Monday, 6 February 2012

Souls and Butterflies

The rest of England has snow today, but Oxford has only been grey and misty - one big cloud, as a friend called it. The little snow we did have yesterday has turned to brown slush, and it's all very depressing. So I turned to some of the pictures I took in Kent over Christmas (before my camera broke) and found these, from the church of St James the Great, at Staple.

Staple is a little village to the east of Canterbury, not far from Ash - a place which I now see I similarly turned to, for light on a dark day, in the autumn of 2010. I sold Ash a little short in that post by only posting photos of one of its splendid features; had I not been so enraptured with those knights and ladies I would not have failed to include a picture of Ash's even-more-modern stained glass window, inspired by St Francis of Assisi:

Beautiful - I wish I'd taken a better picture. I was reminded of this because Staple also has some an extremely modern stained glass window, installed only in 2007, which looks like this:

It's absolutely stunning. The parish website says:

The Pilgrimage Window, designed by Buffy Tucker and made by her and other craftsmen at the Cathedral Studios at Canterbury Cathedral, was installed in November 2007 as a gift to the church by Mrs Burges in memory of her husband Roger Burges who was organist at St James at the time of his death in 2005 and had been involved with the music and choral singing at the church for many years.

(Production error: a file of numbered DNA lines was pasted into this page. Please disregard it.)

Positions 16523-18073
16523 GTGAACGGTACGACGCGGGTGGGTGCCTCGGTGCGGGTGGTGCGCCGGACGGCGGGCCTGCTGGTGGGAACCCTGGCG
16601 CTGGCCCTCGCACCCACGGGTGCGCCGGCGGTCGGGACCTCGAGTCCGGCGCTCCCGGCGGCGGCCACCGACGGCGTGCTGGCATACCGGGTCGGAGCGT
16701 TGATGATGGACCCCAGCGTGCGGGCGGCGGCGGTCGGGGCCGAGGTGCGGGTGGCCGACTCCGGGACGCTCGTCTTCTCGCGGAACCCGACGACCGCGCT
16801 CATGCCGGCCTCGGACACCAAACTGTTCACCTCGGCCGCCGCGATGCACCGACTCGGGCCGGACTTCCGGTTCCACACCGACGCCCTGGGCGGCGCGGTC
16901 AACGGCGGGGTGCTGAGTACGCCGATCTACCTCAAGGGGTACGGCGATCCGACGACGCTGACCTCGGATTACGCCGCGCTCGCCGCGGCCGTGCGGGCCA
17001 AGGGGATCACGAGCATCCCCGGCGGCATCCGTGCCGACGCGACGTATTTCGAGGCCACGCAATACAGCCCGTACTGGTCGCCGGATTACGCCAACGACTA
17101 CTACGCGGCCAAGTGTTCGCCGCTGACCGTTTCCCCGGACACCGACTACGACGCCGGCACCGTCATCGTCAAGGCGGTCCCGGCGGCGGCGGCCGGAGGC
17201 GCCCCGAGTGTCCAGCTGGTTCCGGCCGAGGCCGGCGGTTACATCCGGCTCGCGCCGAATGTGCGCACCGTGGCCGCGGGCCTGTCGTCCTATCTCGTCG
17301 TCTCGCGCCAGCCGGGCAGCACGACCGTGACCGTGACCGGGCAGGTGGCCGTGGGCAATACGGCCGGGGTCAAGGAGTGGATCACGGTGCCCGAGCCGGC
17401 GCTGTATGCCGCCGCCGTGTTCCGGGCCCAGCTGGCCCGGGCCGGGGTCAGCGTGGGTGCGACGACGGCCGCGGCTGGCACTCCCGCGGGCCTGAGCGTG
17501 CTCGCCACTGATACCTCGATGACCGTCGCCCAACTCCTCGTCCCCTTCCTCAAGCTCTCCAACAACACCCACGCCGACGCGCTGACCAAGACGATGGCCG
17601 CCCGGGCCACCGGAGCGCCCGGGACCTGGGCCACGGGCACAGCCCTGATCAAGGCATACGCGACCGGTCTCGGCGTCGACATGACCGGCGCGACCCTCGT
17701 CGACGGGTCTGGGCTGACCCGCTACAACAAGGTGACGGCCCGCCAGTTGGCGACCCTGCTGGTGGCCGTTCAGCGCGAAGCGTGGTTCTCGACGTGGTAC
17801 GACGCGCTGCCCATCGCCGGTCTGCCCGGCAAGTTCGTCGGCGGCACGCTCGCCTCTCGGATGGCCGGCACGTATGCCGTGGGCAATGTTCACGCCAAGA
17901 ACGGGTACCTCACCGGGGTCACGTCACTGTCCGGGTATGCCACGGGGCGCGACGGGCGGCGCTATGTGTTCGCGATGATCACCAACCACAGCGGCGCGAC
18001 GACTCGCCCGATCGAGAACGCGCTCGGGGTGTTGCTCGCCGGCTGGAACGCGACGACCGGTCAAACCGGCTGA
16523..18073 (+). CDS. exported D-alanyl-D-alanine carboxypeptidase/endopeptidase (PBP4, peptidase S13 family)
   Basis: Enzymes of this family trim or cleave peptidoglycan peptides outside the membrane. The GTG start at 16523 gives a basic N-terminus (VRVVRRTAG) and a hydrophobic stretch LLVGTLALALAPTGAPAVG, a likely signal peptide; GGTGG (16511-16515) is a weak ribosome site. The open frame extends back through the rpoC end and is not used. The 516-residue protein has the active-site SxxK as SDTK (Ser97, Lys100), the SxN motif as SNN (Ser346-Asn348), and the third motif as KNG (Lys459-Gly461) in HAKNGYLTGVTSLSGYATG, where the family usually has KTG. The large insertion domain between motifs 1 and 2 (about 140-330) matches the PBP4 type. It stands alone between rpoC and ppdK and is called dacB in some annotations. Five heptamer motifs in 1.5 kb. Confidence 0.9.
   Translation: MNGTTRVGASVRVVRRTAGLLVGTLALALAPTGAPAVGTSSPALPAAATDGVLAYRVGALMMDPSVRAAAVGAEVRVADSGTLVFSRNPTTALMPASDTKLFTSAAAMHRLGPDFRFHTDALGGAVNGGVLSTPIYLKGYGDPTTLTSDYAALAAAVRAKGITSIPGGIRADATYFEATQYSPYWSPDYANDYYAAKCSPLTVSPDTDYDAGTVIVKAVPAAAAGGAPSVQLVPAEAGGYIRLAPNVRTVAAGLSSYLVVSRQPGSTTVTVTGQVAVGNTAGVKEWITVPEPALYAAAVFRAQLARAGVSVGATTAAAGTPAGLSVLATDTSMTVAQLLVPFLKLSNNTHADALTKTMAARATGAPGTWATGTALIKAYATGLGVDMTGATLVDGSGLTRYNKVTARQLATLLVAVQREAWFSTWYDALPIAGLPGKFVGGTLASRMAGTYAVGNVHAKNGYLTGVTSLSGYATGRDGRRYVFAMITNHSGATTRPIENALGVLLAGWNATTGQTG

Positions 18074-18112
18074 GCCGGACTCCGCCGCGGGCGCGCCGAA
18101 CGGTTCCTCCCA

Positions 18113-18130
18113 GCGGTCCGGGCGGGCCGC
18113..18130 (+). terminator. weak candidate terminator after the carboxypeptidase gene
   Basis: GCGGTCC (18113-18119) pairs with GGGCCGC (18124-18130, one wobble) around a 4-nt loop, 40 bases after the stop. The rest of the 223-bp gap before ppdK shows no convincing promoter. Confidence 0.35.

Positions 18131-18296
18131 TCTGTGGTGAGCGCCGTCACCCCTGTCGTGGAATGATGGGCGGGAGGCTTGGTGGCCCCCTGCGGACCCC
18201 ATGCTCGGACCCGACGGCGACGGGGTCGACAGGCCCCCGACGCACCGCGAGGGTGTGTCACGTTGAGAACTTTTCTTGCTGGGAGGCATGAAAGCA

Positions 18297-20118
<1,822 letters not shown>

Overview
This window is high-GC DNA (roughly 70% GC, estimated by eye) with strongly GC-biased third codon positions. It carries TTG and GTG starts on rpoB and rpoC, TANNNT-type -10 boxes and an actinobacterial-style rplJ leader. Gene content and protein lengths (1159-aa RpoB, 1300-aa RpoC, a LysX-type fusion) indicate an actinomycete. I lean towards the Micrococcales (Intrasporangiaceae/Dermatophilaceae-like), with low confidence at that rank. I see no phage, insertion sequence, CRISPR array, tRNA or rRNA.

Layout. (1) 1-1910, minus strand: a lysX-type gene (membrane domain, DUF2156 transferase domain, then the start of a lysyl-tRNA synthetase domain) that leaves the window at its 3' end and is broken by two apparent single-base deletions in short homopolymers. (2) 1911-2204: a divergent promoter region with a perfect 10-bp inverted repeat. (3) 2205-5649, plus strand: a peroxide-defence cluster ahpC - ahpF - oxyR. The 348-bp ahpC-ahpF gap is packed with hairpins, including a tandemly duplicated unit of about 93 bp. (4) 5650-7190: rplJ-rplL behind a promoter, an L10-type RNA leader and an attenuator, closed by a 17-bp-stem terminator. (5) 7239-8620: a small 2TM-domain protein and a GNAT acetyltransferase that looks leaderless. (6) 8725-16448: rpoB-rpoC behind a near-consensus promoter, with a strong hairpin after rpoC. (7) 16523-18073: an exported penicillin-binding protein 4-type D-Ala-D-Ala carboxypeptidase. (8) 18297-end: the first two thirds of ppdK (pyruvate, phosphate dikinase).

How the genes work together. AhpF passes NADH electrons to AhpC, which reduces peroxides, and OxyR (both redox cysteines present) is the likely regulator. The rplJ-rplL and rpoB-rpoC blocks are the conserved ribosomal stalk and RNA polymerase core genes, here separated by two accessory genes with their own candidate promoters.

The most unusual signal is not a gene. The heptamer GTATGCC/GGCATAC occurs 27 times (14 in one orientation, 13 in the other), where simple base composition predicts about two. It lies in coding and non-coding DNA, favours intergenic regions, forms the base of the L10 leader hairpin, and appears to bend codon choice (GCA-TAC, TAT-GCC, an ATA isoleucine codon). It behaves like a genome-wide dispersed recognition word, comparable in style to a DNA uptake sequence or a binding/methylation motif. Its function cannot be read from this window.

St James the Great is the Patron Saint of Pilgrims hence the theme of Pilgrimage, but the artist has chosen to depict the soul’s spiritual journey to heaven – the parallel journey to that of our bodies in pilgrimage, which she felt to be more uplifting imagery than the comparative heaviness of corporeal striving, with the figures conveying spiritual joy as the souls climb towards the light.

Among the souls there are butterflies, symbolising the transience and delicacy of the human condition; a tribute to God the creator. While it celebrates the soul’s release and journey to heaven the window also shows the beauty of the natural world around us in this life.

The design also includes a reference to music, an important part of the human expression of devotion. Curling upwards with the souls is music by Edward Elgar from his oratorio ‘The Dream of Gerontius’; that sung by the angelic choir as Gerontius’ soul approaches heaven.

In the bottom right hand light, amongst the more struggling figures, are references to medical science with symbols of some chemical elements and the organic molecule amlodipine (Istin). Mr Burges, as a pharmaceutical scientist, was a key figure in the discovery and development of this medication for angina and high blood pressure.

There's a prism in the window which casts rainbows in the church when the sunlight hits it:

I don't really have any words adequate to express how beautiful this window is, and how moving a tribute to the man who inspired it. The pictures speak for themselves.

Especially the butterflies.

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